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2006 AIA RFP Program

To seed applied research that advances professional knowledge and practice, the AIA recently sought proposals for research projects. The projects had to be completed within one year from June 1, 2006. The proposals could cover a range of areas, including building information modeling; regulatory, business, and technical developments related to a particular building type or client group; evaluation of design and performance criteria for learning, healing, and work environments; evaluation of project delivery methods and tools; and miscellaneous topics with relevance to the practice of architecture.

A panel of architecture professionals and educators evaluated the proposals submitted and selected seven proposals for the program. The AIA awarded grants of $7,000 each for the proposals. The grants qualified the recipients to present their preliminary findings and outcomes at the 2007 AIA Grassroots Leadership and Legislative Conference and the 2007 AIA National Convention in addition to other venues and publishing opportunities.

SELECTED PROPOSALS


An Investigative Study of the Integration of Physical Systems in Sustainable Tall Buildings

Principal investigators: Mir M. Ali, PhD, professor, and Paul J. Armstrong, associate professor, School of Architecture, University of Illinois at Urbana-Champaign, Champaign, Ill.

Abstract:
The focus of this research is to look at the process of integrating tall building systems, with special emphasis on sustainable buildings. The design of tall buildings warrants a multidisciplinary approach and requires the integration of architectural components, structure, vertical transportation, fire safety, energy conservation, and communication systems. This research will look at three types of integration: physical integration, visual integration, and performance integration.

“Technology transfer” is a concept that suggests that technical developments in one industry can be applied to another. This research will also explore into the developments in integration in the aerospace and automotive industries and what lessons can be learned that can be applied to tall building systems.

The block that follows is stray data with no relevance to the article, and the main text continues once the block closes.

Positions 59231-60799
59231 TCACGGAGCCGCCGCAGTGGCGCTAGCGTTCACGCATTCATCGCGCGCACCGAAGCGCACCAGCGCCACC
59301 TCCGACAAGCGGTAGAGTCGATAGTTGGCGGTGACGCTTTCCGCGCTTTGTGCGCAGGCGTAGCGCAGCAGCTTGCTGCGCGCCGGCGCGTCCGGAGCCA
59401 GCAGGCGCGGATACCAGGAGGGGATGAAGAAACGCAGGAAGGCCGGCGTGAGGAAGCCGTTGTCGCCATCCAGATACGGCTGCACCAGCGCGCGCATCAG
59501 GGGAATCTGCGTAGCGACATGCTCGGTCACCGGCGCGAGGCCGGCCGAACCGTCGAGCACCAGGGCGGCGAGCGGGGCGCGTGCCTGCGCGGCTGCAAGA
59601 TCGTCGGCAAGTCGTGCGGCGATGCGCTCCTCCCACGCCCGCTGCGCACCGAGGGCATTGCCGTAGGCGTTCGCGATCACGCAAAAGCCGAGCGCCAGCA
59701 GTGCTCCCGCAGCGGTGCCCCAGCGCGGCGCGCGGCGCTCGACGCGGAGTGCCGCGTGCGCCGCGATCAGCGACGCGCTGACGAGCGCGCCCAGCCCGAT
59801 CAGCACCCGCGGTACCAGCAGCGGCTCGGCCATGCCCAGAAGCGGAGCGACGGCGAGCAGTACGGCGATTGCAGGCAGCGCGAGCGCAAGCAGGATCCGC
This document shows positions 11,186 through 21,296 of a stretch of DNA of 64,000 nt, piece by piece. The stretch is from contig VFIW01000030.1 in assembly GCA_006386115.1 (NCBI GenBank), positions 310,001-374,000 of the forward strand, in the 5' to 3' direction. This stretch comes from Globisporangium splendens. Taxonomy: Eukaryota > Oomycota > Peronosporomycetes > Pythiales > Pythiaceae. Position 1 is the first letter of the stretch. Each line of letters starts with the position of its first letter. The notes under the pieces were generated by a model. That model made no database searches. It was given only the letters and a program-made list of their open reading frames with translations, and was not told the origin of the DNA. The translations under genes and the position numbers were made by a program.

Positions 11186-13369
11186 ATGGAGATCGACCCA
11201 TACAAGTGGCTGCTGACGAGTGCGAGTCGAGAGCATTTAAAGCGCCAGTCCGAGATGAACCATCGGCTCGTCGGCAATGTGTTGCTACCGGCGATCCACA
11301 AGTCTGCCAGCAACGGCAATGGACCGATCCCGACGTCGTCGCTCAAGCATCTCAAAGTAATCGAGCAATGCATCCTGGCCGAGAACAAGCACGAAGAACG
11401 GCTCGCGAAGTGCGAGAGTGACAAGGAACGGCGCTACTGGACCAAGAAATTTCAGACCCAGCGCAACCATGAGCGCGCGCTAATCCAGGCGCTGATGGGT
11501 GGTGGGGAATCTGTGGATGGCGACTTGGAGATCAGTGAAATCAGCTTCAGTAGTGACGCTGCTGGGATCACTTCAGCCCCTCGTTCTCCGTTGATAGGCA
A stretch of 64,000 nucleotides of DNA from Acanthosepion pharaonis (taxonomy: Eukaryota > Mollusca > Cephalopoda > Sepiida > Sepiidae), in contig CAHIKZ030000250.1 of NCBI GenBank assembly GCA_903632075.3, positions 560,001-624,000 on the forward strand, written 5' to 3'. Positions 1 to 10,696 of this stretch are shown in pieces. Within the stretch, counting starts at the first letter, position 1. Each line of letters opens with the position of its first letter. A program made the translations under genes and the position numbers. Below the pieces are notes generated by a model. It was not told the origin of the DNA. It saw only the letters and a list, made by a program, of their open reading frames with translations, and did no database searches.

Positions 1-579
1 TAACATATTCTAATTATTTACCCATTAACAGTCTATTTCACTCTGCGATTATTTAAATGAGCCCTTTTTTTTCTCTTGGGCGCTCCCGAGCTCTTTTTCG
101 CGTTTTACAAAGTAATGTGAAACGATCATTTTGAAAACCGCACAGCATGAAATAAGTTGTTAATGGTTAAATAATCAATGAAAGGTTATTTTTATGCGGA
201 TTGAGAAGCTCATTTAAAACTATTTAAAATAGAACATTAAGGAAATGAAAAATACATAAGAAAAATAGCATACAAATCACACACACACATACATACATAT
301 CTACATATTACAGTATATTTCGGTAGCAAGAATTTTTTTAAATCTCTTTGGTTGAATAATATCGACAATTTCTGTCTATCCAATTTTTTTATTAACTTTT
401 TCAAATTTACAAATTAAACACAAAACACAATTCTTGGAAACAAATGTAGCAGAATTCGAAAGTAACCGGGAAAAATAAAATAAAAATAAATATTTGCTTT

A major component of this research will entail collection of data and producing detail drawings of case study buildings such as the Swiss Reinsurance Building in London, the Menara Messinga Tower in Malaysia, and the Conde Nast Building in New York. They represent a new generation of sustainable high-rise buildings that are challenging conventional high-rise building practices and setting trends for such future projects incorporating innovations in materials and smart building systems. These buildings are seemingly well-tuned to their climate and they provide a major portion of their own energy requirements through integrated passive design, daylighting, and intelligent control systems. Special attention will be focused on the refinement and further development of the “Integration Web” recently proposed by the investigators that illustrates the interdependence of tall building’s physical systems.


Read the full paper, "Strategies for Integrated Design of Sustainable Tall Buildings"



Case Studies on Collaboration: Lessons Learned from the Robin Hood Library Initiative

Principal investigators: Anooradha Iyer Siddiqi, AIA, director of library and external initiatives, Robin Hood Library, New York City, and John Cary, executive director, public architecture, San Francisco

Abstract:
The Library Initiative is a groundbreaking partnership between the Robin Hood Library and the New York City Department of Education to reinvent the public school library as a state-of-the-art and vital community resource. Each library is innovatively designed, equipped, staffed, and programmatically integrated into elementary schools in the city’s poorest neighborhoods. By
overhauling 5 percent to 10 percent of a school’s real estate, the L!brary Initiative affects 100 percent of its students, tackling the problem of low literacy and its attendant relationship to poverty. This is accomplished through excellence in design and a collaborative, empowering process for students, teachers, administrators, designers, architects, artists, and communities.

The Library Initiative—recognized with the 2003 AIA Honor Award for Collaborative Achievement—hinges upon the evolution of the design standard for public school libraries. Multiple investigations of the project type (31 completed projects and 25 under construction) have resulted in prototypes by several architects that have received numerous local and national AIA and other design awards. The principal investigators propose to document some of the architecture and design lessons learned via comprehensive case studies of 10 representative libraries. These case studies will be supplemented by a dossier regarding related aspects of the Library Initiative, such as interdisciplinary collaborative design processes, community empowerment through design, relationships between visual and verbal literacy, and the effect of the built environment on academic engagement and performance. The results will be disseminated widely through a dedicated Web site and a forthcoming book by the principal investigators, designed in collaboration with New York office of Pentagram, a long-time partner in the Library Initiative.